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Hanks on TV: ‘The Tick’ reboot embraces its destiny

Hanks on TV: ‘The Tick’ reboot embraces its destiny

It’s been over 20 years since Saturday morning TV viewers first heard the cry “Spoooon!”

Since then, “The Tick” has been a much beloved staple of television, having been reimagined in 2001 as a shortlived live action series with Patrick Warburton, and now a new live action version for Amazon.

Every adaptation has kept the basics of the satirical comic book (which just celebrated its 30th anniversary) intact: a normal, introverted guy named Arthur is convinced by a jolly, hulking man in blue to join his crusade against all things evil in The City. This hero, The Tick, is “nigh invulnerable,” completely selfless, committed to justice and prone to long soliloquies about destiny and the struggle of good versus evil.

The new version focuses more than usual on Arthur and his backstory: he witnessed his father killed by supervillain the Terror, and believes the dastardly fiend isn’t dead like the world thinks. A chance meeting with the Tick makes him a very reluctant sidekick, at one time convinced that the hero is something he hallucinated.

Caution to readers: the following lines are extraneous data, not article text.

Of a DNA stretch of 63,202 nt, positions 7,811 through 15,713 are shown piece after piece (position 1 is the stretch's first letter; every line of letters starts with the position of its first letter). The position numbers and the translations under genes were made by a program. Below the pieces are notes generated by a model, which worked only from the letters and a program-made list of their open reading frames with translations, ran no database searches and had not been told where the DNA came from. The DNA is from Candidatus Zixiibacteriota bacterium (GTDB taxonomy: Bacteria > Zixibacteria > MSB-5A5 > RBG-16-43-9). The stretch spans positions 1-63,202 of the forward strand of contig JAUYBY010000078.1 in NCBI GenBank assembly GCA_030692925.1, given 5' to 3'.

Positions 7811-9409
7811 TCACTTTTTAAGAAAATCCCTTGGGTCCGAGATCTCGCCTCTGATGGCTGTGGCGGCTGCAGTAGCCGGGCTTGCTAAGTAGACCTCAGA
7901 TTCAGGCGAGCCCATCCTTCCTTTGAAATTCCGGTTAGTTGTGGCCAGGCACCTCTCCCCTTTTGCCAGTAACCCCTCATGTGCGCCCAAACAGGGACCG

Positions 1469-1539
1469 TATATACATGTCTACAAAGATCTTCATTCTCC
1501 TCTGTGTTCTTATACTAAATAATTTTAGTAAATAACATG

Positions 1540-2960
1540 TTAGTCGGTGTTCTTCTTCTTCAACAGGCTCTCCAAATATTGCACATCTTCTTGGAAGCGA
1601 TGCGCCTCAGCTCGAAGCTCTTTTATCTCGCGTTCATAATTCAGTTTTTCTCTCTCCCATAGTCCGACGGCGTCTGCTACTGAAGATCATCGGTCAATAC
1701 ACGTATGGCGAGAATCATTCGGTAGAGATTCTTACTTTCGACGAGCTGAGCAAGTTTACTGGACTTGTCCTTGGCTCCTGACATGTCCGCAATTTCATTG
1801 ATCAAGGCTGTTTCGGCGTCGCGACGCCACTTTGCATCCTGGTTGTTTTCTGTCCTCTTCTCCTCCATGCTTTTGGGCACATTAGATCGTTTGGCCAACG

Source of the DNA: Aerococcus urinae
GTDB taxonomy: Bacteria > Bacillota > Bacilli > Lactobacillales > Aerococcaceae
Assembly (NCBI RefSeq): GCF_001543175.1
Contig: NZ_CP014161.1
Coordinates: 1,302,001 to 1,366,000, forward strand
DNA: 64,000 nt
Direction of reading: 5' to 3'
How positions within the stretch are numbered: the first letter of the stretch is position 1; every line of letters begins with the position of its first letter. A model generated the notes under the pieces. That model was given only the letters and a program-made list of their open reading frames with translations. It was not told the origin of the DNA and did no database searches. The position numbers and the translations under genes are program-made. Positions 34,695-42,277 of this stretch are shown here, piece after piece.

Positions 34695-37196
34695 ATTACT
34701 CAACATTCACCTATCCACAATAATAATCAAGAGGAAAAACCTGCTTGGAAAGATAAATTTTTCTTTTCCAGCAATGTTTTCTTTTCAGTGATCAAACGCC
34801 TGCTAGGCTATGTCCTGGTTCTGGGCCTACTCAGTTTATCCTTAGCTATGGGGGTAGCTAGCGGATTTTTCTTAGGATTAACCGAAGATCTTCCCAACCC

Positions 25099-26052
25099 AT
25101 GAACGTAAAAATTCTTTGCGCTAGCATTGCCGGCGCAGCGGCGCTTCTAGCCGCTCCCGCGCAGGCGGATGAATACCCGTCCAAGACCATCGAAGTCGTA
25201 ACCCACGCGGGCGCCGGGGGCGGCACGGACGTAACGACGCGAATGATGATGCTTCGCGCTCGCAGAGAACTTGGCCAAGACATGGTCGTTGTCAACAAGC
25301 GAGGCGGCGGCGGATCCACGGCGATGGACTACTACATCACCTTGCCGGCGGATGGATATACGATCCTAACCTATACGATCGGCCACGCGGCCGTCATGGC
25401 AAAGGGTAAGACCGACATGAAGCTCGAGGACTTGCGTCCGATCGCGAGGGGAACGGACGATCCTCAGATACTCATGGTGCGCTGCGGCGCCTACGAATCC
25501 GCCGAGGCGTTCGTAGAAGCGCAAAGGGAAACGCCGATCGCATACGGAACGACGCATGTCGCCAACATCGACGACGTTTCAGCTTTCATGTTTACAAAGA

It’s definitely the darkest take on the character we’ve seen so far, and the pilot was the closest you might get to a Christopher Nolan “Tick.”

That may sound like a bad idea on paper, and the pilot’s tone didn’t quite work, but the second episode has made some welcome adjustments to lightening things somewhat (the last thing we need is yet another grim take on comic books, especially when it’s the Tick, for crying out loud), and bringing it closer in line to the comics and cartoon series.

Peter Serafinowicz (“Guardians of the Galaxy,” “Spy”) takes on the role of the blue-suited insect with gusto – the only correct way to do so – and is an inspired casting choice. Griffin Newman (“Vinyl”) brings enough realism to Arthur for this version, and his world has been expanded to include sister Dot (Valorie Curry, “The Following”), who worries about her brother’s mental health.

The biggest casting coup, however is Jackie Earle Haley (“Watchmen”) as the Terror (thus far, only seen in flashbacks, two episodes in). Haley can be counted on to bring the menace to any villain.

Brendan Hines as the first superhero, Superian, pops up from time to time, at one point interviewed by Whoopi Goldberg.

This “Tick” has gravitas to add to the humor, while still brilliantly satirizing superheroes. It remains to be seen if other villains and heroes from “Tick” will show up, but long-time fans will welcome back the big blue lug with open arms.


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